Rabbits Have Eyelids Sewn Shut And Are Infected With Cholera In 'Secret University Experiments'

Almost 10,000 rabbits were used in experiments within Britain during 2017 according to the latest data - with many of these taking place within educational institutions
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Rabbits in a lab

Thousands of rabbits are subjected to experiments every year (Photo: Animal Justice Project)

Thousands of rabbits are suffering in painful experiments in British universities every day, according to an animal rights campaign group.

Animal Justice Project says these include rabbits being deliberately infected with cholera, having their eyelids sewn shut, and having painful injections directly into their spines.

AJP claims that universities are - year on year - becoming increasingly secretive about animal experiments, and says its efforts to find out how many rabbits in British universities have been thwarted.

Rabbits in experiments

The organization contacted 112 universities and university colleges this year, under the Freedom of Information Act.

By April 14, seven universities hadn't responded and 33 refused to provide numbers. Of these, 31 refused to provide numbers due to future publication on their websites, one cited time pressure, and another gave no explanation.

29 out of 70 universities known to house animals for experiments responded with the numbers and types of animals used, and 43 universities replied saying they don't use animals.

Missing campaign

As a result of this secrecy, the organization has launched a new campaign - called 'Missing' - to shine a light on rabbit research at British universities, and call for an end to it.

It will be carrying out stunts at some universities this Easter via the campaign which is supported by pop star, Moby, and TV celebrity, Peter Egan.

Animal Justice Project protest

A 'Missing' protest (Photo: Animal Justice Project)

'Unpalatable to many'

"In this day and age, with increasing numbers of vegans living compassionate lifestyles, animal experiments like those we have uncovered in universities will be unpalatable to many," Claire Palmer, Founder of Animal Justice Project, said in a statement sent to Plant Based News.

"Particularly when they involve rabbits .. a much loved animal who some share their home with. Disturbingly, thousands of rabbits are being used in UK laboratories and universities just won't tell us what is happening to them.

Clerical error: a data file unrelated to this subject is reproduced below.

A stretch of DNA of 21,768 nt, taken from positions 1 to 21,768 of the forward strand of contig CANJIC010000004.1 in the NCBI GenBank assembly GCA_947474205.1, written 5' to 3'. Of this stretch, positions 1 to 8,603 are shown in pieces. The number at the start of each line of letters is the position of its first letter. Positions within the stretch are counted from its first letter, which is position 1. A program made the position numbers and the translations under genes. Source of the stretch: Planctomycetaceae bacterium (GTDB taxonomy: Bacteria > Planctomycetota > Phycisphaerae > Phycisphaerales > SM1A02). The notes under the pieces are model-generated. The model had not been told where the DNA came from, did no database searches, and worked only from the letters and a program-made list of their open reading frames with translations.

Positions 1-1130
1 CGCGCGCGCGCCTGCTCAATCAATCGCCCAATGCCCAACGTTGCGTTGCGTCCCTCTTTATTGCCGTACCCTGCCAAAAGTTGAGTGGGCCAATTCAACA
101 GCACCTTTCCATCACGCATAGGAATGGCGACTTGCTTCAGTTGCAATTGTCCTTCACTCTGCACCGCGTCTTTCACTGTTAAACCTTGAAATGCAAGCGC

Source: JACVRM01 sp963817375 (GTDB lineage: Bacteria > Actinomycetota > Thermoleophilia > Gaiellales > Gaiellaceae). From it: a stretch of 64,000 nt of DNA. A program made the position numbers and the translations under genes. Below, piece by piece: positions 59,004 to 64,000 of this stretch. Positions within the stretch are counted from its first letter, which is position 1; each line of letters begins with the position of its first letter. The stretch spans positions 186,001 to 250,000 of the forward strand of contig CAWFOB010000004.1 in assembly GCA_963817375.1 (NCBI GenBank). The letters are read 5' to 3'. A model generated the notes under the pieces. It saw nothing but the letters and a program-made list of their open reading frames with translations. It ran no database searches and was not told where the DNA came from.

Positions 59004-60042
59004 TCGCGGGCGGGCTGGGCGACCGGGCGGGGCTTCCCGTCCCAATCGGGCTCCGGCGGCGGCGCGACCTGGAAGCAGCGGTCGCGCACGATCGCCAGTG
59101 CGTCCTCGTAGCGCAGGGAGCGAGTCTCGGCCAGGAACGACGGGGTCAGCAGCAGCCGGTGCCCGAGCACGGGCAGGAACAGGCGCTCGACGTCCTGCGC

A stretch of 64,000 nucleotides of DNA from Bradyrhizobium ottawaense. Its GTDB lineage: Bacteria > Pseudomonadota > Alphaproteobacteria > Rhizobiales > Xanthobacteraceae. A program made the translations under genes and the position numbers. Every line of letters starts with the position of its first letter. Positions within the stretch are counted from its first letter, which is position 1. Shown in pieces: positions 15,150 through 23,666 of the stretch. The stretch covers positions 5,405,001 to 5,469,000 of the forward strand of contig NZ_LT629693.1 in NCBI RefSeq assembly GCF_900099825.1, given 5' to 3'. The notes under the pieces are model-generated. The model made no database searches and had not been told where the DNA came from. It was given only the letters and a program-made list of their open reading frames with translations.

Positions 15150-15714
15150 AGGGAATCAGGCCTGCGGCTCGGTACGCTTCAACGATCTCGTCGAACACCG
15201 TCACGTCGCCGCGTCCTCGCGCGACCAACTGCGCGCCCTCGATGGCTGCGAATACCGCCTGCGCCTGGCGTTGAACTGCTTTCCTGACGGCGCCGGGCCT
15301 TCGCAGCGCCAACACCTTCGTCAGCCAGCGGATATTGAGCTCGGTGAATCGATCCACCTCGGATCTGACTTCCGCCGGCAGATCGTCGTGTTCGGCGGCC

"Animal Justice Project's 'Missing' campaign shines a light on the secretive world of rabbit experiments this Easter and we aim to end them."

'Transparency is needed'

"Well done to Animal Justice Project for shining a light on the misery of rabbits used in cruel experiments at British universities," vegan musician Moby said.

"Transparency is urgently needed. We need to know the truth about what is done to animals when the laboratory doors are locked. Time is up on animal cruelty".

The campaign video by Animal Justice Project

'End animal experiments'

"My first relationship with another species came about as a result of being introduced to either The White Rabbit in Alice in Wonderland, Brer Rabbit or Bugs Bunny," vegan activist and Downton Abbey actor Peter Egan added.

"Rabbits like dogs and cats are an integral part of my introduction to the world of animals and my first engagement with compassion. Rabbit toys or live family members. They capture our hearts and if we are lucky define our compassion in later life.

"Don't we owe them a huge debt of gratitude? Don't they deserve more than to be used as specimens in labs to be tortured and tested upon. Have a heart. Remember your first love. Don't use Rabbits as basic research fodder. End animal experiments."

Research

Wendy Jarrett, Chief Executive of Understanding Animal Research, denied that universities were being secretive in a statement obtained by Metro UK.

"If alternatives to animal research are available and have been validated by regulators then it is illegal to use an animal and the research will not receive a licence from the Home Office," Jarrett said.

"So rabbits are only used for safety testing, for instance to check that a vaccine will not cause fever in babies and children, when there is no non-animal alternative available.

"Of course, cosmetic testing using animals has been banned in the UK for the last 20 years and household product testing is also subject to a policy ban in this country."